22 june 2007

Still, Alphaville, Godard

"This dump of yours isn't Alphaville, it's Zeroville" shouts the tetchy protagonist. And such is the gravitational pull of this film on first viewing that the rest of cinema seems like Zeroville indeed. It's like a neutron star or an imploded katamari, packed full of references, portmanteaus of plot and history and semiotics. At any moment what's on screen is setting off bombs in your head, large and small (Oh, Eddie Constantine chain-smoking has Kurt Vonnegut's eyes). There are delicious cameos by Jean-Pierre LĂ©aud - on-screen for all of two and a half seconds - and Akim Tamiroff, whose sad expressive face lasts a little longer before his character's rubbed out by a computer-controlled Class Three Seductress.
There are strong echoes of Tati's Mon Oncle, made seven years before in 1958. Superficially Lemmy Caution is Tati's character, with permanent hat and raincoat, juggling cigarettes and a gun instead of a pipe. Both stand bemused in the vast foyers of modernist space-age Paris, the director lovingly poking fun at the architecture. Both come from the Lands Without; and as in Alphaville's universe, the inhabitants of Mon Oncle's New Paris are constrained in emotion and thought, unaware of the largesse of the real world outside.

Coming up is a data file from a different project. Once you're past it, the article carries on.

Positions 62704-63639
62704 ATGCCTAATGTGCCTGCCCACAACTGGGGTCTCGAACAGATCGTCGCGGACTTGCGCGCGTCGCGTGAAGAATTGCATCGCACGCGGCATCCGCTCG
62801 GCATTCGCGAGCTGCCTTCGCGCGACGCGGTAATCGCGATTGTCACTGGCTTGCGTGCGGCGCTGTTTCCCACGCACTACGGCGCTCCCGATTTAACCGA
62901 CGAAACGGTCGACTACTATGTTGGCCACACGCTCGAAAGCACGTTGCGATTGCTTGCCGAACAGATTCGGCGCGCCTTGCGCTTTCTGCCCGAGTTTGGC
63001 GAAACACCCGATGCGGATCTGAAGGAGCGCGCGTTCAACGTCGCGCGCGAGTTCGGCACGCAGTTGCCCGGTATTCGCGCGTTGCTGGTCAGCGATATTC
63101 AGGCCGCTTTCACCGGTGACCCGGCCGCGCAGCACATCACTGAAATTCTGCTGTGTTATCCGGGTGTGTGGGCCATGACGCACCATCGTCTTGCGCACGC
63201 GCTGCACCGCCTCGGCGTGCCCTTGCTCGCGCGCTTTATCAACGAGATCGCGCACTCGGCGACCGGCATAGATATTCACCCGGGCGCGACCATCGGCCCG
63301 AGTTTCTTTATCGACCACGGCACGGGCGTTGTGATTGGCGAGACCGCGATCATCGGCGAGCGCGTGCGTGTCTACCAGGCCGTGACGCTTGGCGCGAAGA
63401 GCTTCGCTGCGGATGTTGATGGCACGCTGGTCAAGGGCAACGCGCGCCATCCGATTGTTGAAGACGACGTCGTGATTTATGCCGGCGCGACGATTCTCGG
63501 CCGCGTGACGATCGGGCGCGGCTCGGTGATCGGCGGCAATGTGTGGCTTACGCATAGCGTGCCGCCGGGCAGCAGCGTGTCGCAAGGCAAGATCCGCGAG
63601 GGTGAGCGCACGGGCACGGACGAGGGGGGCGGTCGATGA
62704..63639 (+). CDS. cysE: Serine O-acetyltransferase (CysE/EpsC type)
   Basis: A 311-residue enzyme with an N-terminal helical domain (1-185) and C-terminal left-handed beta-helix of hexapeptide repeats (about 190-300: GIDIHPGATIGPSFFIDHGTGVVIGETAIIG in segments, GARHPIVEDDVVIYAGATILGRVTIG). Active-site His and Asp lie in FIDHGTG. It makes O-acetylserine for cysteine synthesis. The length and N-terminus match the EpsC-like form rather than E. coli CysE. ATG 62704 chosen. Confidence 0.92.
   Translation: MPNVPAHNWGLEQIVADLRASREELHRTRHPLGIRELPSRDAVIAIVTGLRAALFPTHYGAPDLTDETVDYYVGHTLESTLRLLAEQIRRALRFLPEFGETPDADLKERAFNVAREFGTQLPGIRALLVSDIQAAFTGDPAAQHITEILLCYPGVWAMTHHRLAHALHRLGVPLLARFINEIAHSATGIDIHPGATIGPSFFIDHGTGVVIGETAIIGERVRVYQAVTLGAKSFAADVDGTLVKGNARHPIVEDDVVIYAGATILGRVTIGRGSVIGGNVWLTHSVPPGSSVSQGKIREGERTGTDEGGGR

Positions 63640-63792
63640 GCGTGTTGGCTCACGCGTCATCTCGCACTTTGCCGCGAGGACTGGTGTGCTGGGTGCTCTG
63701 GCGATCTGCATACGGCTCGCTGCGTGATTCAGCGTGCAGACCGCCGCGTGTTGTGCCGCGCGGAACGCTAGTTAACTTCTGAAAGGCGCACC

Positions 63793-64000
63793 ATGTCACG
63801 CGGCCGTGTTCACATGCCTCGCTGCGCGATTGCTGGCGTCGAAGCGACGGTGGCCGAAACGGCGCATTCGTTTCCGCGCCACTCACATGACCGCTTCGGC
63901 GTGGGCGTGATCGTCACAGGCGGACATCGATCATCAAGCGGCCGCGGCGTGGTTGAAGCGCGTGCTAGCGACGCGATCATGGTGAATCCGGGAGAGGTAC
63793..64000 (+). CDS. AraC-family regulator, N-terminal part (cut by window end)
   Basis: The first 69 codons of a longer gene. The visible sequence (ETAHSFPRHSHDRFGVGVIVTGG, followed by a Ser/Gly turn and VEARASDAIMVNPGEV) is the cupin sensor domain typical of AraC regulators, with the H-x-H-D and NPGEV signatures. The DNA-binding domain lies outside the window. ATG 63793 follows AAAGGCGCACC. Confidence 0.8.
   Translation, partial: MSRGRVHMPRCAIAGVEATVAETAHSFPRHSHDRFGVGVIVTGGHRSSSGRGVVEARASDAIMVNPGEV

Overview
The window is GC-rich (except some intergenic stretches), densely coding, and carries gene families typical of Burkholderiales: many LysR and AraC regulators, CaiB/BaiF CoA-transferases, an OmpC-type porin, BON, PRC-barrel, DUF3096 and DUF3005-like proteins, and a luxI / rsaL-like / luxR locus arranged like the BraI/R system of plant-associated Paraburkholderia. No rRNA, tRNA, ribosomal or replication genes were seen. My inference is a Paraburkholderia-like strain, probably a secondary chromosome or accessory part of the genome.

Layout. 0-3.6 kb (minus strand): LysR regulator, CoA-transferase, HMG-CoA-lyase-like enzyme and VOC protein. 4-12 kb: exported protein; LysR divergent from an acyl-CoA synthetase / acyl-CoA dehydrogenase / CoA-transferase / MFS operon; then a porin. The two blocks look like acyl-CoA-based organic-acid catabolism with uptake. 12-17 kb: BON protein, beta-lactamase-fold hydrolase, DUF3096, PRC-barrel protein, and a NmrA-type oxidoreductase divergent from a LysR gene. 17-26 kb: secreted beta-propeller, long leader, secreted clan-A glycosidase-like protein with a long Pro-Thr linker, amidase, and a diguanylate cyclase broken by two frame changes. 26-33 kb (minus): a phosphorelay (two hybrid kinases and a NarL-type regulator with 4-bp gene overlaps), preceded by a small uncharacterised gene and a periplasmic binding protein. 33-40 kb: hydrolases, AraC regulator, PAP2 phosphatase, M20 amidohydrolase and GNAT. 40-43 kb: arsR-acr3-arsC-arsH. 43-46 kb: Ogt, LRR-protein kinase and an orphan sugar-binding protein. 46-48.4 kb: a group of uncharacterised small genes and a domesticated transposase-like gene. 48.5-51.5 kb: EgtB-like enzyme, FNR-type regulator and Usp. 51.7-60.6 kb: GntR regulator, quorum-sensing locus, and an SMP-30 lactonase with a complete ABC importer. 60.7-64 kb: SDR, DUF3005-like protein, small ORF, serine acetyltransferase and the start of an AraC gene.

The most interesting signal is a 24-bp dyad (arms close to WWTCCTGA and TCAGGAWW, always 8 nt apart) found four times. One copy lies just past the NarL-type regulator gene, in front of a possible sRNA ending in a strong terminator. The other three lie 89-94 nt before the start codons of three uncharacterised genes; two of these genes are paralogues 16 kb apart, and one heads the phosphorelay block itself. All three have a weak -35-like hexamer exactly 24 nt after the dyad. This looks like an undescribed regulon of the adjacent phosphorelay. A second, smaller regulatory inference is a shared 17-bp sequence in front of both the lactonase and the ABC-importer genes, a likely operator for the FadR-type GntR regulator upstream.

Also Rivette's Celine and Julie Go Boating, where the villa's inhabitants are unable to see or hear outsiders, and indulge in slow-motion arm flailing ("Aidez-moi . . . au secours . . .") reminiscent of the strange movements of Alphaville's population once Alpha 60 has melted down. Sad though that Godard seems to have associated technology with science: Alphaville's streets are named after the great physicists of paradox: Fermi, Heisenberg, don't they deserve better?